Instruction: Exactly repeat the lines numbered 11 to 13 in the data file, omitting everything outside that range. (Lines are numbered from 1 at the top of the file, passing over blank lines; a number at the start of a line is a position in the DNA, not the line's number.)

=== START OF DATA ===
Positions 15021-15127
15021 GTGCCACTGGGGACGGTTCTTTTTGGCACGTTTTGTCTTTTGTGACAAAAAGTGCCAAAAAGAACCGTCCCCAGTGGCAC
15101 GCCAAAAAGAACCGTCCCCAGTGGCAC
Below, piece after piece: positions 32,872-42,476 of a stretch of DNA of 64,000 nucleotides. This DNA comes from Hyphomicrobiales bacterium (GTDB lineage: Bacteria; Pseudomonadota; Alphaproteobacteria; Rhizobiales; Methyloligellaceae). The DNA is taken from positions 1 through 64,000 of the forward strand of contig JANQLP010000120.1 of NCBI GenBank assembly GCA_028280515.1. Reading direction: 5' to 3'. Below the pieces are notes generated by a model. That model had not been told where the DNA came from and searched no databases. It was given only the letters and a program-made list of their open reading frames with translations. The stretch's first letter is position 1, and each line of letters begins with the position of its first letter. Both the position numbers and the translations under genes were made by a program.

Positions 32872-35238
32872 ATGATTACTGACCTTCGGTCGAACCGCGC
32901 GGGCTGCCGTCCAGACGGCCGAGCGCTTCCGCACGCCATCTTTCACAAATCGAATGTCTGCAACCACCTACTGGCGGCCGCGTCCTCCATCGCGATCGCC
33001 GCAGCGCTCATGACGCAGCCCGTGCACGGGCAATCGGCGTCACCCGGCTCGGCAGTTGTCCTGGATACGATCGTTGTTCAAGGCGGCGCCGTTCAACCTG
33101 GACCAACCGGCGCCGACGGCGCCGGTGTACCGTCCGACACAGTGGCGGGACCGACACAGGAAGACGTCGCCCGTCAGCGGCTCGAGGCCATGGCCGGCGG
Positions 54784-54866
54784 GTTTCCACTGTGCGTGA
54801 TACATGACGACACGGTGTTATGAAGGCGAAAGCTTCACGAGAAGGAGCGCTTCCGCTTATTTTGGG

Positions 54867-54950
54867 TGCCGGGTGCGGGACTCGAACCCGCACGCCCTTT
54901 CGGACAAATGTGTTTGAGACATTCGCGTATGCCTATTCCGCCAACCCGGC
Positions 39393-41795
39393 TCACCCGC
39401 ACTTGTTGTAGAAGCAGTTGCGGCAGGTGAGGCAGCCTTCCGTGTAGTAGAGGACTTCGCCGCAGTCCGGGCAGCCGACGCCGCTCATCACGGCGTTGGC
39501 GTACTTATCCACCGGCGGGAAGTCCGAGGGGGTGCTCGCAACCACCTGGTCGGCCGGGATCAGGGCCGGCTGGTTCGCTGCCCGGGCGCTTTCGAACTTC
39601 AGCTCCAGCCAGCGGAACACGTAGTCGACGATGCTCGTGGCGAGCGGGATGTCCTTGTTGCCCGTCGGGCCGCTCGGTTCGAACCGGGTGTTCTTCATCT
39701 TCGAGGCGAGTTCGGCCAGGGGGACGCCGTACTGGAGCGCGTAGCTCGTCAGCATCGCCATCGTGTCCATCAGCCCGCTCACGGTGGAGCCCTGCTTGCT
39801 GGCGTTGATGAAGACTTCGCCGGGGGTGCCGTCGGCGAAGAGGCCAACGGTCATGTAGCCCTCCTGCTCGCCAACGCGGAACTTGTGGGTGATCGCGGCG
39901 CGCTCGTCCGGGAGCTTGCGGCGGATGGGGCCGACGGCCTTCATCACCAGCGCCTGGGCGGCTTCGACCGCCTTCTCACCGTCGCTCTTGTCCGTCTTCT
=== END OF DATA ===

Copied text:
54784 GTTTCCACTGTGCGTGA
54801 TACATGACGACACGGTGTTATGAAGGCGAAAGCTTCACGAGAAGGAGCGCTTCCGCTTATTTTGGG

Positions 54867-54950